Let’s face it, many people find taxes to be intimidating—why else would so many people procrastinate for so long when it comes to filing their taxes? The issue is even more pronounced when taxpayers are dealing with multiple taxing jurisdictions. Providing effective communications to your employees throughout an international assignment can go a long way in helping to remove some of the pain and mystery from the tax filing process. Below, we outline key items to discuss with your mobile employees at the beginning, during, and just prior to the end of an international assignment.
Pre-assignment tax communications
Ensuring your employees understand the assignment-related tax implications prior to their acceptance can go a long way toward ensuring it is a successful assignment. There are several steps you can take to ensure employees understand the assignment terms.
- Provide them with an assignment letter that clearly details the assignment-related benefits they will receive, such as company-provided housing, cost of living allowance, home leave, and coverage under a tax reimbursement policy (e.g., tax equalization).
- Provide them with a copy of the company’s assignment policy to ensure they understand how things like shipment of household goods will be handled, how their tax preparation will be handled, and any repayment provisions that will apply if they resign during or shortly after their assignment ends.
- Provide them with a copy of the company’s tax reimbursement policy so they have the opportunity to familiarize themselves with the policy prior to their tax consultation with the tax services provider. Having the employee sign a statement indicating they have read the tax reimbursement policy and agree to remit any refunds or tax settlements owed to the company is a best practice.
- Authorize your employees for Home and Host country tax consultations prior to the assignment start date to ensure tax-planning opportunities aren’t missed, and to avoid triggering unnecessary tax implications related to the sale of stock or sale of their principal residence while on assignment.
Taking the above steps can help to minimize the risk of unintended tax implications while helping to ensure employees fully understand what they are entitled to receive and what their responsibilities are during the assignment.
Communicating with your assignees during the assignment
Now that your employees are on assignment, you can breathe easy and leave everything to your tax services provider, right? Not so fast! While your tax services provider will do much of the heavy lifting with regard to taxes, there are still several opportunities throughout the year where communications from the Home office can help to minimize confusion.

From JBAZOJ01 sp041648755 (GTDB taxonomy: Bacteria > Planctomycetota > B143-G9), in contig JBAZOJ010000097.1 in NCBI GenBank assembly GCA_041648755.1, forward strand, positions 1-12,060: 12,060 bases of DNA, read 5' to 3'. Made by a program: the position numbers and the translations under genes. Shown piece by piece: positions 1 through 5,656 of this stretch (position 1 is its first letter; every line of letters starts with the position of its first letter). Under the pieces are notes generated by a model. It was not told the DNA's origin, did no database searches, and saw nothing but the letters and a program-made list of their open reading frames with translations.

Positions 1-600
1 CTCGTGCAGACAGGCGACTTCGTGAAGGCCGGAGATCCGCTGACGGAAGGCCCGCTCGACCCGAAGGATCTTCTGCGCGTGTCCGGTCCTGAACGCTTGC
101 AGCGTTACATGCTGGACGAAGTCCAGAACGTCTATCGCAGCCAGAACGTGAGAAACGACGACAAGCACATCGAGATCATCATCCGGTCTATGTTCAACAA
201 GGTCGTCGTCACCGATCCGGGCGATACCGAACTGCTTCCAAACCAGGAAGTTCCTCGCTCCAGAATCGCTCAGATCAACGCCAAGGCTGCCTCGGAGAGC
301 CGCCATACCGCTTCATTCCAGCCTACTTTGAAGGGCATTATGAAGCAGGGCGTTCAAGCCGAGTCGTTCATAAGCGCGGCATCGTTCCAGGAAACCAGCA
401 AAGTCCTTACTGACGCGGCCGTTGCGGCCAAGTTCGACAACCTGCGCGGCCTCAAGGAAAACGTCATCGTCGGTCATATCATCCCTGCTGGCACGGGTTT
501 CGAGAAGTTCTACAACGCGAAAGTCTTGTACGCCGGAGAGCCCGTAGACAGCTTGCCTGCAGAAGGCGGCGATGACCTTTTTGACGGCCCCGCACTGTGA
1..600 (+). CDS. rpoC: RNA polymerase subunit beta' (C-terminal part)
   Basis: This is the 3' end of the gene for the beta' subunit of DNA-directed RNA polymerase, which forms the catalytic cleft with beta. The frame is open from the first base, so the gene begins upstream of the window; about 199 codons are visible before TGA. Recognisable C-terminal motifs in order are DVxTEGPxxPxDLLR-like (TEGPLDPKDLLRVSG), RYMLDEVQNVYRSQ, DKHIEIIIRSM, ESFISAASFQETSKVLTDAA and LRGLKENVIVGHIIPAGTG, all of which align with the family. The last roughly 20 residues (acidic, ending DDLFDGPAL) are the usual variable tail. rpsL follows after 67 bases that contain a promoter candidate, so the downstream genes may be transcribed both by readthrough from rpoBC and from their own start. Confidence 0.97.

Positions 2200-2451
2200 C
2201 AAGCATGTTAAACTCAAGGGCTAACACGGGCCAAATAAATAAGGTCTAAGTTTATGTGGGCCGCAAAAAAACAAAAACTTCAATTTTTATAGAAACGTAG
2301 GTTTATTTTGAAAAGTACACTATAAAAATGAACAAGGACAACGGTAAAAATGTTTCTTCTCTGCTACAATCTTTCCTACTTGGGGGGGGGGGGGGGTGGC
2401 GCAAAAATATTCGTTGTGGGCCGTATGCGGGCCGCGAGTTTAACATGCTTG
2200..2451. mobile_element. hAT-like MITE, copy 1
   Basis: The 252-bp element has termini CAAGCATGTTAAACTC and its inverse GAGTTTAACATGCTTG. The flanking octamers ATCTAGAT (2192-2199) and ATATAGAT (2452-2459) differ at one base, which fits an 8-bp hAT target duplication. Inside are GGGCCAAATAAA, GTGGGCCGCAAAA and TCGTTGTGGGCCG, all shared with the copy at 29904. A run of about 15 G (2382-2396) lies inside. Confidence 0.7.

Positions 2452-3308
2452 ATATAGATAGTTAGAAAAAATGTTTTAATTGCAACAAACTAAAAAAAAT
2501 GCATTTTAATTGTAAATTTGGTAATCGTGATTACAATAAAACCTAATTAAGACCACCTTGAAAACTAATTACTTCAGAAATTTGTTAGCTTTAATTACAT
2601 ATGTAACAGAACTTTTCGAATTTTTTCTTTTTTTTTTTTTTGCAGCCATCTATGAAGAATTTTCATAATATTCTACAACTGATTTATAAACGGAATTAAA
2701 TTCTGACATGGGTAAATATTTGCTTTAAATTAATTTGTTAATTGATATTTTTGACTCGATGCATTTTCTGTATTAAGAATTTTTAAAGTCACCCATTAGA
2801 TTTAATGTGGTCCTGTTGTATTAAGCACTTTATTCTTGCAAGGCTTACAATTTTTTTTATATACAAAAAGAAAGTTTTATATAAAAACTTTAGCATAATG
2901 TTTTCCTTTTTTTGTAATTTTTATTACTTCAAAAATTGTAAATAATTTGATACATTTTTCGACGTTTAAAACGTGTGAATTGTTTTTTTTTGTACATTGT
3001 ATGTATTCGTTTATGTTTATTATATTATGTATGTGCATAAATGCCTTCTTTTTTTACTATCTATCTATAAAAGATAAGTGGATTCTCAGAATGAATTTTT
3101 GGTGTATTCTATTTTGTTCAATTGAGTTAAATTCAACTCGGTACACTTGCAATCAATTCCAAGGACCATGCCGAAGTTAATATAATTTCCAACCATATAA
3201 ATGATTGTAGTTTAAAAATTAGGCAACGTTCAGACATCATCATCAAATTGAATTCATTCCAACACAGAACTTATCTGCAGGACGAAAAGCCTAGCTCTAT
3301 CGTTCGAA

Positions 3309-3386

- At year-end, a reminder that assignment-related benefits and gross-ups will be added to their taxable compensation can help to minimize the panic-ridden emails and calls from employees who think their tax reporting is incorrect.
- On an annual basis, it is important to remind taxpayers who are authorized for tax services that they are required to complete the online travel calendar and tax notebook from the tax services provider to help avoid delays in the tax preparation process.
- Once their tax return and tax equalization calculation are completed, reminders of amounts owed to the company can help to avoid situations where an employee resigns still owing the company money.
Out of sight doesn’t have to mean out of mind—let your employees know you are thinking about them, and provide ongoing communications during the assignment to help reinforce company assignment-related policies.
Communications prior to the assignment end date
In addition to the need for a repatriation plan, there are several tax-related communications that are highly recommended prior to the assignment end date.
- Provide employees with a reminder that they may remain covered under the company’s tax reimbursement policy for at least one year after the assignment end date. Reasons for ongoing tax authorization include ongoing tax liabilities relating to the assignment (such as Host country taxation on bonuses and equity income received after returning home), potential utilization of unused foreign tax credits after repatriation, and the need for a final gross-up to remove them from the tax reimbursement program.
- A reminder that the tax benefit of unused company-paid foreign tax credits is for the benefit of the company and would need to be returned to the company if utilized by the employee in future years.
- An additional reminder that tax settlements and tax refunds owed to the company must be repaid in a timely manner in order to avoid potential corporate tax penalties under special IRS deferred compensation rules (i.e., IRC § 409A).
Include these steps in your end-of-assignment tool kit, to help ensure a smooth transition back to the Home office for your company’s mobile employees.
By following the recommended communication process before, during, and just prior to the completion of an international assignment, you can help to minimize tax-related friction and misunderstandings that can taint an otherwise successful assignment.
The information provided in this article is for general guidance only and should not be utilized in lieu of obtaining professional tax and/or legal advice.
Author: Mark Tirpak
+1.713.244.5020 | firstname.lastname@example.org